Netflix has renewed Insatiable for a 2nd season.
I miss Mike Ross.
Another season of Match Game wraps up tonight. One of my guilty pleasures.
“As Hurricane Florence bears down on the Carolinas, HGTV is postponing productions in the category 2 storm’s path. ‘Production for some of our house hunting series with episodes planned in North Carolina is postponed,’ an HGTV spokeswoman told TheWrap exclusively. Specifically, House Hunters and Island Life will be shuttering while the area braces for impact. We then asked the team there specifically about Love It or List It, which also shoots in the Carolinas.”
“Phil Lord and Chris Miller may have just taken meta joke telling to a new level. The celebrated writers, producers, and directors are set to executive produce a single-camera comedy project currently in the works at NBC, Variety has learned exclusively. Hailing from writer and fellow executive producer Hayes Davenport, the project is titled Business as Usual. It is described as a comedy about everyday employees at a company in crisis, trying to keep their jobs and maintain their relationships as their workplace goes insane.”
Netflix announced on Wednesday it has picked up U.S. and international rights to Dumplin, a comedic drama starring Jennifer Aniston and Patti Cakes$ star Danielle Macdonald.
“The Goldbergs is kicking off its Season 6 premiere with a tribute to the John Hughes classic Sixteen Candles, and fans’ first look at the mayhem is here. After Adam’s parents forget the most important birthday of his teenage life, the party he does get goes quickly off the rails. In the episode, which was announced last month, Adam’s parents are distracted with Barry and Lainey’s engagement and Erica’s band ambitions. ‘Why did John Hughes make this seem so whimsical and fun?’ Adam asks as we see pizza spinning on a record player and foam coming out of the vents. It’s become a tradition for The Goldbergs to put its own spin on 1980s classic movies. The ABC sitcom has previously paid tribute to The Breakfast Club, Indiana Jones, Ferris Bueller’s Day Off, Dirty Dancing, and The Karate Kid. The Goldbergs Season 6 premieres Sept. 26 on ABC.”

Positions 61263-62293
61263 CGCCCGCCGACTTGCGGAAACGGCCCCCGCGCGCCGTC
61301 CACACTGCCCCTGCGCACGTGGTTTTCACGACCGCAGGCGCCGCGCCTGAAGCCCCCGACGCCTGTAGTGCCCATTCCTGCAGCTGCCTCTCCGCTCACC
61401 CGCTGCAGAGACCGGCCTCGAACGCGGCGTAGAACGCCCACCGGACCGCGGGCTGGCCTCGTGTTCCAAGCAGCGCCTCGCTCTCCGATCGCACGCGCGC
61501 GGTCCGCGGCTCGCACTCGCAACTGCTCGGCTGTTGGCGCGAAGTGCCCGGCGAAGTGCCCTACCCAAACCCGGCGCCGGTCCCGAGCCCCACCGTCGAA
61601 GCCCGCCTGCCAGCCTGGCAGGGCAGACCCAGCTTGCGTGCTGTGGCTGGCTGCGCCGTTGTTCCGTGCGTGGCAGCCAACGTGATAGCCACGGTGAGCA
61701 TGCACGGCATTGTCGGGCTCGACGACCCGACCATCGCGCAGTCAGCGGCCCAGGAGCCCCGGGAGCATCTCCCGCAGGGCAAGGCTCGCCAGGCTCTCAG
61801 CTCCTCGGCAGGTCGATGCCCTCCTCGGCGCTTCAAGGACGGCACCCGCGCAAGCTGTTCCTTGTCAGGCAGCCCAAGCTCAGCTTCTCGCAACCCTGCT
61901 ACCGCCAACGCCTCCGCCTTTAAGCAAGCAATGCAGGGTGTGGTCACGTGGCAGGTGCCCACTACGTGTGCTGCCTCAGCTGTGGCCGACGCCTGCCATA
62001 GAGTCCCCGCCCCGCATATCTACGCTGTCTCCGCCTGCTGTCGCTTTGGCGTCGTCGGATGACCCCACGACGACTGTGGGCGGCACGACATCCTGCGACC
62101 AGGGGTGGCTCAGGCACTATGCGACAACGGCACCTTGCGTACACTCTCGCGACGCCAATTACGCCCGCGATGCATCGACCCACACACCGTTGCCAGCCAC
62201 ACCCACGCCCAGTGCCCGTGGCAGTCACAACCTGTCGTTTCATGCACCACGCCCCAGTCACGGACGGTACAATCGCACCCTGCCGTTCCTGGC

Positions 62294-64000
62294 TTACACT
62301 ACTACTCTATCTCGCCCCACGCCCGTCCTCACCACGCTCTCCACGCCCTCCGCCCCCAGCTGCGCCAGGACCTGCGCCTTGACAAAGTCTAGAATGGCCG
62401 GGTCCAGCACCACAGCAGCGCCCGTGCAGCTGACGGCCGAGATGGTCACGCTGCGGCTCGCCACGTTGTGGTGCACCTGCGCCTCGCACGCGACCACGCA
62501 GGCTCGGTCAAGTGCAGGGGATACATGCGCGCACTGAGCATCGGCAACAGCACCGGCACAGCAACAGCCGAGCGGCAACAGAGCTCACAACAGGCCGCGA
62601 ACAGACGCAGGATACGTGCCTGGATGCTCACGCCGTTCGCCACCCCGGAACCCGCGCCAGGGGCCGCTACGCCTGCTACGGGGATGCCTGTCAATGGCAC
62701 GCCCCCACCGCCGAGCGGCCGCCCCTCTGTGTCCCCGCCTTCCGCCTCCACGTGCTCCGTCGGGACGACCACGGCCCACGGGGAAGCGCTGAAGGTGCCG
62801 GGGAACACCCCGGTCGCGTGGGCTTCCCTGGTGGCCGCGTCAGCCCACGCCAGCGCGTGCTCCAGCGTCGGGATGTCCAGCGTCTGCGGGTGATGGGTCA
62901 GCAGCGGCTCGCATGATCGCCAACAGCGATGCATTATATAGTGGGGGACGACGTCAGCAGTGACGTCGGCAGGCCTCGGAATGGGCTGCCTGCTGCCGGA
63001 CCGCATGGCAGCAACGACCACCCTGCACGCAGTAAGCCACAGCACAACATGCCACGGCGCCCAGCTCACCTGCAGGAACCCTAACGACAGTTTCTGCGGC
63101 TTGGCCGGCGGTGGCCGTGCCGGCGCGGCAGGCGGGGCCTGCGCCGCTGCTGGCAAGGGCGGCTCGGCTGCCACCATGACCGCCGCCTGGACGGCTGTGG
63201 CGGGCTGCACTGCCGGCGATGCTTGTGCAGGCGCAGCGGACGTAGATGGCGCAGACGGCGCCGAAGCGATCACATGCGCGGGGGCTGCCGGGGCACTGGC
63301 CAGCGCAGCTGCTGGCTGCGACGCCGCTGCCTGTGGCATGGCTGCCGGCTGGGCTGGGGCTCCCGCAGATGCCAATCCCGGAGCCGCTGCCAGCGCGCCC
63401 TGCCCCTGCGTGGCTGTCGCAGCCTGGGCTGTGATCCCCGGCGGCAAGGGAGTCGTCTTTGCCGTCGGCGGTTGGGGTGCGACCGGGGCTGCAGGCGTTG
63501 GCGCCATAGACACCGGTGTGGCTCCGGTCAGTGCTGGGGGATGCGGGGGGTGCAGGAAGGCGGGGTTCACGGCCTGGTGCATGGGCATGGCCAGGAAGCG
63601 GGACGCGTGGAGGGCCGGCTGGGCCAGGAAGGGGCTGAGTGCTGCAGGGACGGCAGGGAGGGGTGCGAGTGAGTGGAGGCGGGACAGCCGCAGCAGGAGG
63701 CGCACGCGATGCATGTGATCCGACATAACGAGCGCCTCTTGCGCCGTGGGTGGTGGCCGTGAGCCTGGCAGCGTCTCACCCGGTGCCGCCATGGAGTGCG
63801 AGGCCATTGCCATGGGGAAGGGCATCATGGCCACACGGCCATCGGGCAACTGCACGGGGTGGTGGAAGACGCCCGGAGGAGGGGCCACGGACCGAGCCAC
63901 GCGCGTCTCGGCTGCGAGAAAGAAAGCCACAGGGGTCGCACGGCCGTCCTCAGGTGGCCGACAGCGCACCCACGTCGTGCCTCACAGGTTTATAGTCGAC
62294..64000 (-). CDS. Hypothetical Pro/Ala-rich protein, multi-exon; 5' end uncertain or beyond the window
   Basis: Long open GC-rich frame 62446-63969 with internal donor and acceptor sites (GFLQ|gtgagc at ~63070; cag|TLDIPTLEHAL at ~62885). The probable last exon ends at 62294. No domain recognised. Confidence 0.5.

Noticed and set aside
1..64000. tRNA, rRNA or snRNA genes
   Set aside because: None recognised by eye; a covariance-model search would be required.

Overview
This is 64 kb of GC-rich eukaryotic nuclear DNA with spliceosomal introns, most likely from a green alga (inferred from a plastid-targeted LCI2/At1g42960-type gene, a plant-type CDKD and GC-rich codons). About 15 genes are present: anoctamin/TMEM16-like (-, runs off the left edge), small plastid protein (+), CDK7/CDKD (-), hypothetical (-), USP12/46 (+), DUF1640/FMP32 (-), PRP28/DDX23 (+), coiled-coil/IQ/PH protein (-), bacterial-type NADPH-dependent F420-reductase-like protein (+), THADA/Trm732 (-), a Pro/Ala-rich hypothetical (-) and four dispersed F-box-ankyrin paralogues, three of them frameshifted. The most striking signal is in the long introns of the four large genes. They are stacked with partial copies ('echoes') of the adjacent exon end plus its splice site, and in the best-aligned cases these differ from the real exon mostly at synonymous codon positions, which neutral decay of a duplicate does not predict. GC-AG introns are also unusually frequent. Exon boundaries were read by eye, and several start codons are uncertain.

I think it’s time to put Rosanne Barr to sleep. She was back at it chirping at Dr. Oz about what being on Ambien does to her. In the ultimate retort, Oz tells her “[y]eah, so I actually looked up Ambien, and tweeting is not a side effect.”
From The New York Times (thanks AYR!): “If not for the financial crisis, it’s entirely possible that American TV viewers would never have heard of shiplap or considered Waco, Tex., a cool place to visit.
“Chip and Joanna Gaines, the hosts of HGTV’s hit show Fixer Upper, popularized farmhouse chic — and with it, shiplap, a cladding material that was once used for barns — as they went about their inexpensive but stylish home renovations.
“Entire neglected neighborhoods in Waco, the Gaineses’ home city, underwent a transformation during the five years the couple spent providing loving care to creaky old houses, including a gut job of a 100-year-old Colonial with warped and rotted floors and resident critters.
“Mrs. Gaines was the brains, Mr. Gaines the brawn, and they drew in viewers partly because of the charming married-couple banter that punctuated their planning sessions and construction work. Fixer Uppe” was markedly different in tone and purpose from the flashy home TV shows popular in the go-go years before the crash. With their focus on family (the couple have five children), the Gaineses became unlikely stars by celebrating the virtues of responsible home stewardship, rather than trying to turn run-down properties into profit centers.
“Back when banks were handing out mortgages as if they were lollipops, the fun was in seeing what all that easy money could buy: 6,000-square-foot McMansions in freshly landscaped exurbs; high-rise condos with granite counters, marble tubs and top-of-the-world views.
“And when most shows of the pre-2008 era did feature older, more modest houses, as on Bought & Sold (HGTV), Flip This House (A&E) and The Real Deal (TLC), it was to illustrate how easily those homes could be turned into cash machines.
“As the foreclosures piled up, however, networks like HGTV and DIY faced the problem of how to keep broadcasting houses 24/7 to a public traumatized by them.
“In the immediate aftermath of the crash, some HGTV shows were scrubbed midproduction because they no longer suited the recessionary times, recalled Kathleen Finch, the chief lifestyle brands officer for Discovery, which owns the network. HGTV also stopped telling viewers that if they remodeled their bathroom or kitchen, it would increase the value of their home.
“‘It wasn’t responsible information,’ Ms. Finch said. ‘There was no guarantee.’ [HOW RIGHTEOUS OF YOU KATHLEEN!]